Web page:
Why Country Living Might Be More Stressful Than Urban Life

Throughout human history, as long as people have been clustering together in fairly sizable settlements, a debate has been raging: Which is better, city or country?

In most cases, general consensus seems to fall in line with the moral found in Aesop's fable "The Town Mouse and the Country Mouse" (available online courtesy of the Library of Congress), in which its assumed city life provides more amenities, while country living is safer, more peaceful, and thus ultimately offers a superior way of life to anyone who's outgrown their thrill-seeking stage.

Well, far be it from us to contradict everyone's favorite fable, but it seems things may have shifted a bit over the past few millennia. A 2017 study published in the medical journal The Lancet found that urban residents are on the whole not only in better physical shape that their rural counterparts, but that the additional factors of "centrality, accessibility, and social capital" found in metropolitan areas tend to reduce rather than contribute to the stress levels of city dwellers.

You can find your inner peace in the midst of a crowd

Despite what old Aesop may have thought, it turns out you don't really need a bucolic setting in order to make peace with the world. HuffPost spoke to a New York City minister who told them that cities offer a wider range of spiritual offerings, not to mention far more diversity than you're likely to find in a rural area.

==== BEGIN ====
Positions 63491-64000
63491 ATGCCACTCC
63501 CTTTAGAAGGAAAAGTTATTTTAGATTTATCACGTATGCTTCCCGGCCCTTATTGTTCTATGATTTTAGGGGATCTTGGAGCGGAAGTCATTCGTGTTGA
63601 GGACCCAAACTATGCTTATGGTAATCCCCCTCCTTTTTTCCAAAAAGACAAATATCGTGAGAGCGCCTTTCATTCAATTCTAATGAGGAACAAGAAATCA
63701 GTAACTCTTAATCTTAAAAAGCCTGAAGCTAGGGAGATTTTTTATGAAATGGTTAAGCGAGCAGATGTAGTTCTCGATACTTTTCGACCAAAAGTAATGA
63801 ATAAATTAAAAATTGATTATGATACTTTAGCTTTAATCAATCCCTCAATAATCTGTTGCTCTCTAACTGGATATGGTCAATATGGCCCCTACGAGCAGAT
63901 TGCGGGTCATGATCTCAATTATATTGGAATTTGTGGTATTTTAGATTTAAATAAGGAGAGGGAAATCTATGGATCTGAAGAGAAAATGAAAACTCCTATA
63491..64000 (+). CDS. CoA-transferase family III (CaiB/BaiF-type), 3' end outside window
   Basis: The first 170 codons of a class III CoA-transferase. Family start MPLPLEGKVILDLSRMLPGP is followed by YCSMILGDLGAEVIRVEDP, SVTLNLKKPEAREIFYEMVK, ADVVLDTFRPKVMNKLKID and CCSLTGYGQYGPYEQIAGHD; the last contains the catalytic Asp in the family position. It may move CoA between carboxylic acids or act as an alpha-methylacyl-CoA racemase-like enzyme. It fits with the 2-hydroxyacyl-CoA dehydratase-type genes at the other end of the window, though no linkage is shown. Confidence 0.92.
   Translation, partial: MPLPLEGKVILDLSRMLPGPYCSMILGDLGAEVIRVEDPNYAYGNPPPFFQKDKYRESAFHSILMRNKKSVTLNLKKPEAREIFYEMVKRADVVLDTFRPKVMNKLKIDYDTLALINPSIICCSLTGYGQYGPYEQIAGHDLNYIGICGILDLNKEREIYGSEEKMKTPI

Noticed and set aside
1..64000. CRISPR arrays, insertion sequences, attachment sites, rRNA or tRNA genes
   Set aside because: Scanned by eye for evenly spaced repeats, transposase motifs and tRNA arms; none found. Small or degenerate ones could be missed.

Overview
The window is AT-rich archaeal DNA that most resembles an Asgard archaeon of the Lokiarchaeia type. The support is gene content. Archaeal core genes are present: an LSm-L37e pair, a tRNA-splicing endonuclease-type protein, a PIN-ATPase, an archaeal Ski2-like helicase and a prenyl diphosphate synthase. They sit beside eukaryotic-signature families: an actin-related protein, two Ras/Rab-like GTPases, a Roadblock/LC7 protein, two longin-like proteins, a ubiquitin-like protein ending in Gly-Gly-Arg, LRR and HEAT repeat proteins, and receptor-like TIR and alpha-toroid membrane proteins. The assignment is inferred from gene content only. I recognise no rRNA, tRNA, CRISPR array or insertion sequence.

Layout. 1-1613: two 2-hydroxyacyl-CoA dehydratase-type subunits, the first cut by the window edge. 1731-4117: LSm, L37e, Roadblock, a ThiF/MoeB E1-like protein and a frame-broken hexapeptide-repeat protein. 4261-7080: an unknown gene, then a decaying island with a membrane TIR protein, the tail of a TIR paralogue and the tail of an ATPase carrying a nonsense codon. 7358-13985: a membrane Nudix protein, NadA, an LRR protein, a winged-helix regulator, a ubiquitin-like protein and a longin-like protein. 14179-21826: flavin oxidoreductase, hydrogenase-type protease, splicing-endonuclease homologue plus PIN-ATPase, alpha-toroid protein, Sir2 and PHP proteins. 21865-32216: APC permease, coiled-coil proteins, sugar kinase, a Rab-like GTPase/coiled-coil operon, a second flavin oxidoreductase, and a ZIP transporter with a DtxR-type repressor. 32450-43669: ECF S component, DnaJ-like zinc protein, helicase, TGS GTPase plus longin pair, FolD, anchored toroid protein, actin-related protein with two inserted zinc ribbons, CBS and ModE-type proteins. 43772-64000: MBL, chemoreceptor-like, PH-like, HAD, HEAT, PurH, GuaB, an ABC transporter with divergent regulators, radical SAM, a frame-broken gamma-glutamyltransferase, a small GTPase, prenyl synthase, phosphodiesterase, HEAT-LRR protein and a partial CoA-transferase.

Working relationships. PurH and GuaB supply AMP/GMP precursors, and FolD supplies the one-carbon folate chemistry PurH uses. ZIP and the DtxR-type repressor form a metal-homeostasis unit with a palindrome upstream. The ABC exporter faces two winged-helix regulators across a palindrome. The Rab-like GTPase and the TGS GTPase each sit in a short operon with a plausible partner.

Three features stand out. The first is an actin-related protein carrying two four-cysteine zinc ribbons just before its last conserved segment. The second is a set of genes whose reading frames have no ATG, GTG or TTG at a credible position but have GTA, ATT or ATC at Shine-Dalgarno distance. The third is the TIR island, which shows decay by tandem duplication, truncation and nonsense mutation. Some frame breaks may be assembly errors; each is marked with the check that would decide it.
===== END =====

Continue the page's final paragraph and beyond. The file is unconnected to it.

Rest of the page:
Speaking of her own congregation, Rev. Winnie Varghese of St. Mark's Church-in-the-Bowery stated, "Every kind of person you can imagine is represented on Sunday morning." She also noted that her congregation is inclusive of people regardless of gender orientation (something that may unfortunately be less likely in some small rural parishes).

Even if you're not a churchgoer, you can still feed your soul with all of the amazing art and architecture on display in most major urban areas. You can also improve both your mental and physical health by getting more exercise. When you live way out in the sticks, you might have to travel half a mile or more just to get down the driveway, and jobs, schools, and other activities may be many miles away. Cities, on the other foot, tend to be far more walkable, which is one of the reasons the Lancet study put forth to explain why urban residents tend to be healthier than their rural cousins. Plus, having ready access to high-quality healthcare sure doesn't hurt, either.

Country life can be claustrophobic

HuffPost also spoke to several people who had deliberately abandoned country living later in life to return to city living. They all seemed to agree that it's not only the opportunities offered by the city but the wide range of people found there that can allow for greater personal growth. Conversely, country life can be...well, rather limiting in scope, since there are only a few places to go and you're bound to see all the same faces every time you venture out.

One woman in the U.K. who's been "living the dream" for 20 years after relocating out of the city told the Eastern Daily Press that she's never stopped regretting that move. She describes her pastoral idyll as "two decades of feeling uncomfortable, awkward and like I don't really fit," and says she and her country-raised kids find small-town life "stifling" and can't wait for the day when they can all move back to the city where they find freedom in having easy access to transportation, services, and housing as well as entertainment. While she still feels some affection for the countryside, this "town mouse" thinks it's best "as a retreat, somewhere to go but not live."